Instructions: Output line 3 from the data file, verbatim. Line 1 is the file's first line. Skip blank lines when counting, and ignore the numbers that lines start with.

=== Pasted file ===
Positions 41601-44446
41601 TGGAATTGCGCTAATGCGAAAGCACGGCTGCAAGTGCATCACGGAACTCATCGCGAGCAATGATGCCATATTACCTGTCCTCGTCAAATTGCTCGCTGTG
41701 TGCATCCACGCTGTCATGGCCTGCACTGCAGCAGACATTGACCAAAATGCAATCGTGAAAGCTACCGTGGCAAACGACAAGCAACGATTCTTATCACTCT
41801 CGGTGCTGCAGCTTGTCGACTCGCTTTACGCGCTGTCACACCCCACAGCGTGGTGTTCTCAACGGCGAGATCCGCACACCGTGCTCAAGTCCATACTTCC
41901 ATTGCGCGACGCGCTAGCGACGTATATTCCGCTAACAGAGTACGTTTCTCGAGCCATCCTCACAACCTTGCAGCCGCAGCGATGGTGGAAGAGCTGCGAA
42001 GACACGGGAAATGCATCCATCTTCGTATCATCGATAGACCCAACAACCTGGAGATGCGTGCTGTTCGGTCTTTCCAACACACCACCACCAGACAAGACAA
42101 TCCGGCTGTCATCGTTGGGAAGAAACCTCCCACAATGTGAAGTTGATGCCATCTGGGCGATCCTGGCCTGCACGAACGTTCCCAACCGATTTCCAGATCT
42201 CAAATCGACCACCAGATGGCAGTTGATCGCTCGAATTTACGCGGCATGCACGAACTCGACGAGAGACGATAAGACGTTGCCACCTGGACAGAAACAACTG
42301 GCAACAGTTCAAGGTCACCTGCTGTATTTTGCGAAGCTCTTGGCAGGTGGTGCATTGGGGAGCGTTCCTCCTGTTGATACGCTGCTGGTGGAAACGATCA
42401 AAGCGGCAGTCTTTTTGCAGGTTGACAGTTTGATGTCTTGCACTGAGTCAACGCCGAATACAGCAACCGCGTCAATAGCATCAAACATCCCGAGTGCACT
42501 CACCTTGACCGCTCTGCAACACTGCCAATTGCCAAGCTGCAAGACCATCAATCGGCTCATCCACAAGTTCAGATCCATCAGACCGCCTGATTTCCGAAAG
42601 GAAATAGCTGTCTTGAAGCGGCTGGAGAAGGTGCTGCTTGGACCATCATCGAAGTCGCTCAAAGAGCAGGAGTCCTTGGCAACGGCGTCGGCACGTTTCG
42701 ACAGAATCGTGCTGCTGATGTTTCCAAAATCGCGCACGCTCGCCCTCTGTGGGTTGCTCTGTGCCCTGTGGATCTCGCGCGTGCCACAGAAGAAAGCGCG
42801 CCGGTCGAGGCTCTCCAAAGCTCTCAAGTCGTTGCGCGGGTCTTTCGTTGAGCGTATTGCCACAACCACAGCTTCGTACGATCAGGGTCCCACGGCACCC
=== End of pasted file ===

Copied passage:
41701 TGCATCCACGCTGTCATGGCCTGCACTGCAGCAGACATTGACCAAAATGCAATCGTGAAAGCTACCGTGGCAAACGACAAGCAACGATTCTTATCACTCT